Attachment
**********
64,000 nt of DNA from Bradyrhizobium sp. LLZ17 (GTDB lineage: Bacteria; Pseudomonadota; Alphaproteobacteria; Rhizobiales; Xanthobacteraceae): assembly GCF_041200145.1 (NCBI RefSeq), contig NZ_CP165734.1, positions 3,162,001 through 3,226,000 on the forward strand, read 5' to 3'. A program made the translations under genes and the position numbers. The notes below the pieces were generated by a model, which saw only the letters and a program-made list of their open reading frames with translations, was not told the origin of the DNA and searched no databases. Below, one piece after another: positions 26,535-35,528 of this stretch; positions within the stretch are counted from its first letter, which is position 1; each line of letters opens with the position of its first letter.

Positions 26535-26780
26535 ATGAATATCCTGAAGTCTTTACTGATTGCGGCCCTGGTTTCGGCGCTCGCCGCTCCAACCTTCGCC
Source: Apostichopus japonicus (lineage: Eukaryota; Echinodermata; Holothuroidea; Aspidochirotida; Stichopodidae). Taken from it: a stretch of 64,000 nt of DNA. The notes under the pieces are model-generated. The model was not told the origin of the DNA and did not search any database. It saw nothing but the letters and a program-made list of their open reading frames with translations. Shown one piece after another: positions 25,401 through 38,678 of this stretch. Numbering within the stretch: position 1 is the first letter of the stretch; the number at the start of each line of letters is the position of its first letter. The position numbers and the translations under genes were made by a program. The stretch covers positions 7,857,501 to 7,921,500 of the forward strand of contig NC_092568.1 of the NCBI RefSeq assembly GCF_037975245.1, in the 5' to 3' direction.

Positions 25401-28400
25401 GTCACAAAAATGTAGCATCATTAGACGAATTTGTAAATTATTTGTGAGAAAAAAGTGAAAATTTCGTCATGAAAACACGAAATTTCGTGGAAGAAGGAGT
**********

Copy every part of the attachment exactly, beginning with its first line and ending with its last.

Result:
64,000 nt of DNA from Bradyrhizobium sp. LLZ17 (GTDB lineage: Bacteria; Pseudomonadota; Alphaproteobacteria; Rhizobiales; Xanthobacteraceae): assembly GCF_041200145.1 (NCBI RefSeq), contig NZ_CP165734.1, positions 3,162,001 through 3,226,000 on the forward strand, read 5' to 3'. A program made the translations under genes and the position numbers. The notes below the pieces were generated by a model, which saw only the letters and a program-made list of their open reading frames with translations, was not told the origin of the DNA and searched no databases. Below, one piece after another: positions 26,535-35,528 of this stretch; positions within the stretch are counted from its first letter, which is position 1; each line of letters opens with the position of its first letter.

Positions 26535-26780
26535 ATGAATATCCTGAAGTCTTTACTGATTGCGGCCCTGGTTTCGGCGCTCGCCGCTCCAACCTTCGCC
Source: Apostichopus japonicus (lineage: Eukaryota; Echinodermata; Holothuroidea; Aspidochirotida; Stichopodidae). Taken from it: a stretch of 64,000 nt of DNA. The notes under the pieces are model-generated. The model was not told the origin of the DNA and did not search any database. It saw nothing but the letters and a program-made list of their open reading frames with translations. Shown one piece after another: positions 25,401 through 38,678 of this stretch. Numbering within the stretch: position 1 is the first letter of the stretch; the number at the start of each line of letters is the position of its first letter. The position numbers and the translations under genes were made by a program. The stretch covers positions 7,857,501 to 7,921,500 of the forward strand of contig NC_092568.1 of the NCBI RefSeq assembly GCF_037975245.1, in the 5' to 3' direction.

Positions 25401-28400
25401 GTCACAAAAATGTAGCATCATTAGACGAATTTGTAAATTATTTGTGAGAAAAAAGTGAAAATTTCGTCATGAAAACACGAAATTTCGTGGAAGAAGGAGT